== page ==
Plant & Food Research Innovation Recognised
18 October 2013
Plant & Food Research had two reasons to celebrate at last nights New Zealand Innovators Awards held at Auckland Museum. The Crown Research Institute won the ‘Innovation in Environment and Agriculture’ category for research into insect sex pheromones, while the Biopolymer Network (BPN), a company jointly owned by Plant & Food Research, Scion and AgResearch, also won the ‘Innovation Excellence in Research’ category.
Sex pheromones, the natural chemicals released by the females of many insect species to attract mates, can be used to disrupt communication between insects, reducing their ability to identify mates and subsequently leading to a reduction in the population and reduced reliance on chemical controls.
Mating disruption tools for four key insect pests - codling moth and three leafroller species – were developed by Plant & Food Research for use on apple orchards. The science team, headed by Dr Max Suckling, identified and isolated pheromones from these four species and developed methods for controlling the insects in orchards.
“It’s great to have our research recognised in this way. The innovation really is the result of years of hard work by the research team,” says Dr Suckling.
Originally used in individual dispensers, the synthetic pheromones are now able to be blended for use in a combination dispenser to disrupt the mating of all four species simultaneously. This dispenser is now a key part of the Apple Futures programme, which aims to deliver apples for export with ultra-low residues to meet market regulations and supermarket customer assurance programmes. The combination ISOMATE®4Play dispenser is now manufactured by Shin-Etsu Fine Chemicals (Japan) for Etec Crop Solutions Ltd.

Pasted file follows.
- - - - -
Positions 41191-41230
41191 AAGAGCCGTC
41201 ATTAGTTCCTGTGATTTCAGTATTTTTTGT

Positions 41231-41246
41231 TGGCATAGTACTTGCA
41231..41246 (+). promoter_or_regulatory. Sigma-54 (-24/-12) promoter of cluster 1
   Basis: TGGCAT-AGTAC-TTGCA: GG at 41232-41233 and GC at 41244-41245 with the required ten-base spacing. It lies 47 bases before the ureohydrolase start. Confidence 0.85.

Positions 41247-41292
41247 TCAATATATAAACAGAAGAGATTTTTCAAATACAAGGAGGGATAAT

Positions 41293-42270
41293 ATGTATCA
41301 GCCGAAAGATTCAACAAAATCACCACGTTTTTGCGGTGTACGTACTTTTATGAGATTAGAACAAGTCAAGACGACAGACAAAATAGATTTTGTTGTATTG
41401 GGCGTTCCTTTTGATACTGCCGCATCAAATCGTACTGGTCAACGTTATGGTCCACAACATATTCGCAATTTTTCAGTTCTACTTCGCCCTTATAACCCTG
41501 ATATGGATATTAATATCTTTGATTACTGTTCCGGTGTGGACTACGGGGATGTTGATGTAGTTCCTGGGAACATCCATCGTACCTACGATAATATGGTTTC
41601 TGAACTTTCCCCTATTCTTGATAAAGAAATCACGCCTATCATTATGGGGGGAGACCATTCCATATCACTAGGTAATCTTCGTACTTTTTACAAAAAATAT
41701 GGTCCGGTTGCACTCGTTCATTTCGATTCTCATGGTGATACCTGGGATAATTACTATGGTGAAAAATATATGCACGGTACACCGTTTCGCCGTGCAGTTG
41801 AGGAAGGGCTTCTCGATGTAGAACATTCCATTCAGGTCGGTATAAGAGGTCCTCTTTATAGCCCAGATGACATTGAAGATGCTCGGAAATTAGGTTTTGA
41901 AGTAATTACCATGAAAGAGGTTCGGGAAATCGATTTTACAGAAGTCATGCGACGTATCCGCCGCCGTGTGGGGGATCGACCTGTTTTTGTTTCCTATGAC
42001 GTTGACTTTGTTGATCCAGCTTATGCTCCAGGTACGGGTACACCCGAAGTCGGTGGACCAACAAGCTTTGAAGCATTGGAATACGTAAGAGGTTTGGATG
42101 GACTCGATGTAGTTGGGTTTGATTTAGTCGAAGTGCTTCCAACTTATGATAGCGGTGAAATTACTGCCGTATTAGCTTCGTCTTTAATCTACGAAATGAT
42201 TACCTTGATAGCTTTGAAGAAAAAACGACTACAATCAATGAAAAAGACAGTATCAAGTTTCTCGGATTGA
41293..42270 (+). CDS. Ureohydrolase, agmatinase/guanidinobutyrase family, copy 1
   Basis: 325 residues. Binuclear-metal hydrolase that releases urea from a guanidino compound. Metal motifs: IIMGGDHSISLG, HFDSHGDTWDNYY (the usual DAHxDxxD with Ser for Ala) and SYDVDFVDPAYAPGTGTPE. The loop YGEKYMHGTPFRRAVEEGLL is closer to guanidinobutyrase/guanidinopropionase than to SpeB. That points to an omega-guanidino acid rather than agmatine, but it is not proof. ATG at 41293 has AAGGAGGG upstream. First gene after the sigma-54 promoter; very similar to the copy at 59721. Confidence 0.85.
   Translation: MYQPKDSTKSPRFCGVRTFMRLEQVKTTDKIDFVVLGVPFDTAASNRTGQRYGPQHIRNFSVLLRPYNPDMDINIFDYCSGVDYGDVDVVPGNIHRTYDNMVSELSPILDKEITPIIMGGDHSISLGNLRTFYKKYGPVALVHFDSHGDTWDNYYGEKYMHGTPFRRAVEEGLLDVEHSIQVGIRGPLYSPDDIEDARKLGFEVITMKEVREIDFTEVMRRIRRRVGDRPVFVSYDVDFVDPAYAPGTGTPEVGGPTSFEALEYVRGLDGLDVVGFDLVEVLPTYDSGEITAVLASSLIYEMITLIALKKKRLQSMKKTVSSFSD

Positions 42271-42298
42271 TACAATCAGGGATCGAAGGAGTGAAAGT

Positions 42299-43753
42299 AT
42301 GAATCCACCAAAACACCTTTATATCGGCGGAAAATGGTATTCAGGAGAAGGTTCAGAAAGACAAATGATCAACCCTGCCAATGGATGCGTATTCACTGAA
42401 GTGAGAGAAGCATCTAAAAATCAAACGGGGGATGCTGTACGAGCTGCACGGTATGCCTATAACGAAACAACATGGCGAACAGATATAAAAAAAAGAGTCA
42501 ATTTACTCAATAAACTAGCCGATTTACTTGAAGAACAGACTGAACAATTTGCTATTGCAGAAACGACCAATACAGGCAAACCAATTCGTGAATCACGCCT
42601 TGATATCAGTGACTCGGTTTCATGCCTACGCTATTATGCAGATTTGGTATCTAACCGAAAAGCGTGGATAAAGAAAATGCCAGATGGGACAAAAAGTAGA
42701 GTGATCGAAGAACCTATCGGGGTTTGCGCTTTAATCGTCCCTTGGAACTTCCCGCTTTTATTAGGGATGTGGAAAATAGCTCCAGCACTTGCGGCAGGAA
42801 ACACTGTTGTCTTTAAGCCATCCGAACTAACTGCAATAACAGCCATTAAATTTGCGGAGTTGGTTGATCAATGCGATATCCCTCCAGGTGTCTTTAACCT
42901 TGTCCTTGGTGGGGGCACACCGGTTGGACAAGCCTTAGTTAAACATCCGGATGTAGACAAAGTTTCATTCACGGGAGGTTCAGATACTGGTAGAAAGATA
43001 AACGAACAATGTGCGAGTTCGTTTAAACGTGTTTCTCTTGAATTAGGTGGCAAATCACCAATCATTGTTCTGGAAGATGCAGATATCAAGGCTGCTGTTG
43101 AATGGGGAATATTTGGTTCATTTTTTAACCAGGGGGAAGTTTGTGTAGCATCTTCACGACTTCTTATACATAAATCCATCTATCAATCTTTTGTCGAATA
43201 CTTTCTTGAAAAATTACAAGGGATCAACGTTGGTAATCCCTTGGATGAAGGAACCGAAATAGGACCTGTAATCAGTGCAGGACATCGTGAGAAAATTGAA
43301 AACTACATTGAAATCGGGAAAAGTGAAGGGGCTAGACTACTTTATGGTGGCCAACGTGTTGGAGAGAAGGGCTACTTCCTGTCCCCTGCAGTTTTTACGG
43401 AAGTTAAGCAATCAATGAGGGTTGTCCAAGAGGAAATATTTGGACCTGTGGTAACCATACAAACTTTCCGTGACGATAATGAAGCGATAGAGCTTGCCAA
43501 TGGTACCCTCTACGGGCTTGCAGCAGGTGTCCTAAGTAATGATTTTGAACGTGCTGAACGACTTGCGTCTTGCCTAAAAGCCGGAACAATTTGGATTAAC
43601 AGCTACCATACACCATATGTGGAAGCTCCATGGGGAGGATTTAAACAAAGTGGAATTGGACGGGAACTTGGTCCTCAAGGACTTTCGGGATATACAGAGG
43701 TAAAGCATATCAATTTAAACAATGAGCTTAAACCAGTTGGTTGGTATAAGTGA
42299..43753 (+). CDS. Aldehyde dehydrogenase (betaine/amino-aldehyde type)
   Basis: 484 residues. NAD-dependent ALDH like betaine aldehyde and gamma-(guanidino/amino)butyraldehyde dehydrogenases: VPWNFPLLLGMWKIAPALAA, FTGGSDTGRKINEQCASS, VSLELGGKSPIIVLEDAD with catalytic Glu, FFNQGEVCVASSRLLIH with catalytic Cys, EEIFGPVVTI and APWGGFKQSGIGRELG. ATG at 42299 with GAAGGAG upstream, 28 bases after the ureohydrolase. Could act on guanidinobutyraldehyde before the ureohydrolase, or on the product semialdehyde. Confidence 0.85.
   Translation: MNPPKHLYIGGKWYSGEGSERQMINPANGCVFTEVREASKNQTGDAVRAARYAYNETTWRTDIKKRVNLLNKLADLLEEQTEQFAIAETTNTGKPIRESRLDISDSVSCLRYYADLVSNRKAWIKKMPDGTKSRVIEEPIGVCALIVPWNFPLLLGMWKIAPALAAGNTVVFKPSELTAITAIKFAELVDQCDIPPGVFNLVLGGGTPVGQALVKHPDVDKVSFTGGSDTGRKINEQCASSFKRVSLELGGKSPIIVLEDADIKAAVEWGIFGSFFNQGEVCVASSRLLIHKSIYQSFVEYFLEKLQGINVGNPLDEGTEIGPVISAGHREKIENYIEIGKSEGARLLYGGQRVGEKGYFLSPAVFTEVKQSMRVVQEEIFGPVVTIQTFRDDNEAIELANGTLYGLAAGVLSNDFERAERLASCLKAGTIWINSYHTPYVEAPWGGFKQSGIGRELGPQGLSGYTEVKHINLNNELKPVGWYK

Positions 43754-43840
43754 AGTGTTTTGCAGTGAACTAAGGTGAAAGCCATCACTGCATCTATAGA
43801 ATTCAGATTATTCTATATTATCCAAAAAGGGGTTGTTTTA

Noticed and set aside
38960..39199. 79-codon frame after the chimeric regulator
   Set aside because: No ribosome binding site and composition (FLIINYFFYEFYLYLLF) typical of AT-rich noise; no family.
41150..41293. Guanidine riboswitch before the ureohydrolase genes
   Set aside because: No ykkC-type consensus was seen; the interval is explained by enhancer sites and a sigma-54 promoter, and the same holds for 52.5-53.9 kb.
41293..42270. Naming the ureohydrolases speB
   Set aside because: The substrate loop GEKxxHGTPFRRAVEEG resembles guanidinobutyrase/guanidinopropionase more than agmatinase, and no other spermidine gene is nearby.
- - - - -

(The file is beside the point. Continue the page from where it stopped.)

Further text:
More information on Plant & Food Research’s pheromone-based mating disruption research, including a video and interview with Max Suckling can be found in the Growing Futures case study.
Plant & Food Research’s other success came as a partner in the Biopolymer Network (BPN), a finalist in two categories and winner of the ‘Innovation Excellence in Research’ category for its green fish packaging, ZealaFoam.
ZealaFoam is made from expandable polylactic acid (EPLA), derived from renewable resources such as plant starch, and has been shown to have temperature control equivalent to traditional fish packaging made from expanded polystyrene (EPS). This readily compostable packaging would support the seafood industry’s requirement for a new environmentally sustainable packaging material to replace EPS, which is made from petrochemicals and is slow to degrade.
Plant & Food Research have strong connections to BPN, in addition to being a major research provider to the company, Plant & Food Research Group General Manager Commercial David Hughes is Chair of the BPN Board which also includes GM Science Breeding & Genomics Kieran Elborough, while Dr Nigel Larsen is on the Research Management Team.
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